Let's suppose that your BroadcastReceiver is for the ACTION_BOOT_COMPLETED broadcast. The "snicklefritzed" state has nothing to do with whether your app is presently running or not -- it is dependent only upon if your app has ever run or not. Hence, if the user installs your app, but reboots their phone before doing anything with your app, your ACTION_BOOT_COMPLETED receiver will not get control at boot time. If, however, the user runs something in your app, then reboots the phone, your receiver will receive the ACTION_BOOT_COMPLETED broadcast as normal.

Normally, apps move out of the "snicklefritzed" state and never return to that state. One thing that will cause an app to be "snicklefritzed" again is if the user clicks on Force Close for this app in Settings. Here, the user is expressly telling Android that your app is misbehaving and should not run again until the user says otherwise. If, of course, the user launches your activity again, you move back to "normal" state.

share|improve this answer
    
but how can I close an application otherwise? – Davita Jun 10 '12 at 23:47
    
@Davita: For testing purposes, you can terminate any process on an emulator, or debuggable processes on production hardware, from DDMS. – CommonsWare Jun 11 '12 at 0:00
    
Thank you very much again. So you say that at least one of my activities should be run manually in order to BroadcastReceivers to work. In this case, I don't understand how ACTION_BOOT_COMPLETED action works. I know that it is used to auto start apps at startup, and at startup none of activities are launched by users. I'm really confused here. Thanks again – Davita Jun 11 '12 at 0:08
    
@Davita: See the updated answer. – CommonsWare Jun 11 '12 at 0:17
    
Impressive, you was very helpful, thank you very much for clearing things up :-) – Davita Jun 11 '12 at 0:23

You have to add android:process=":remote" in order for the BroadcastReceiver to receive independent of your Activity.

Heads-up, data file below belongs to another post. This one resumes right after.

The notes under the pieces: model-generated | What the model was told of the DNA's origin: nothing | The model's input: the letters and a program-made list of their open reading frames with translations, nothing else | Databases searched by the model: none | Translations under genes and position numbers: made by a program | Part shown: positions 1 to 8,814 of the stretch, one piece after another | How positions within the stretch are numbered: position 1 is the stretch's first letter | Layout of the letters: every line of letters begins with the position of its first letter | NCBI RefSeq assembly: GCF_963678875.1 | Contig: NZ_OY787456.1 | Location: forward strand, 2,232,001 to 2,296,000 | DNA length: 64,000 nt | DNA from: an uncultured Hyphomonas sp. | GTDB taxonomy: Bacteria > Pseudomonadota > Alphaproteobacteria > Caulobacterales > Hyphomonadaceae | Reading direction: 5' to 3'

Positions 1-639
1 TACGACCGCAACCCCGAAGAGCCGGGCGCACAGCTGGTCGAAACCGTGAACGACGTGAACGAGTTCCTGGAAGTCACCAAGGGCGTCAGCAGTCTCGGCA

<receiver android:name=".IntentRec"
    android:process=":remote"> //We declare that this is in a remote process
    <intent-filter>
        <action android:name="android.intent.action.TIME_SET"/>
    </intent-filter>
</receiver>

Cheers, Zed

share|improve this answer
    
Who the f**** troll downvoted this answer. You helped me a lot Zed, thanks :-). +1 – Davita Jun 10 '12 at 23:41
    
This is incorrect. Moreover, it is wasteful of RAM and may cause problems depending on what the BroadcastReceiver is trying to do (coordinating with the other process, if running). – CommonsWare Jun 10 '12 at 23:41
    
@CommonsWare, so what is correct? – Davita Jun 10 '12 at 23:42
    
Tell that to Google's sample projects. ^_^ How else are you supposed to start a background service in the case of an intent, without having your activity pop up? This is exactly the point of android:process=":remote". It's up to the Dev to use it responsibly. – Zaid Daghestani Jun 10 '12 at 23:43
2  
@Zed: ""Tell that to Google's sample projects" -- name any that use android:process=:remote. " How else are you supposed to start a background service in the case of an intent, without having your activity pop up? " -- your activity doesn't "pop up" because a manifest-registered BroadcastReceiver calls startService(). android:process=:remote has no effect on this behavior. "This is exactly the point of android:process=":remote"" -- no, it is not. – CommonsWare Jun 11 '12 at 0:03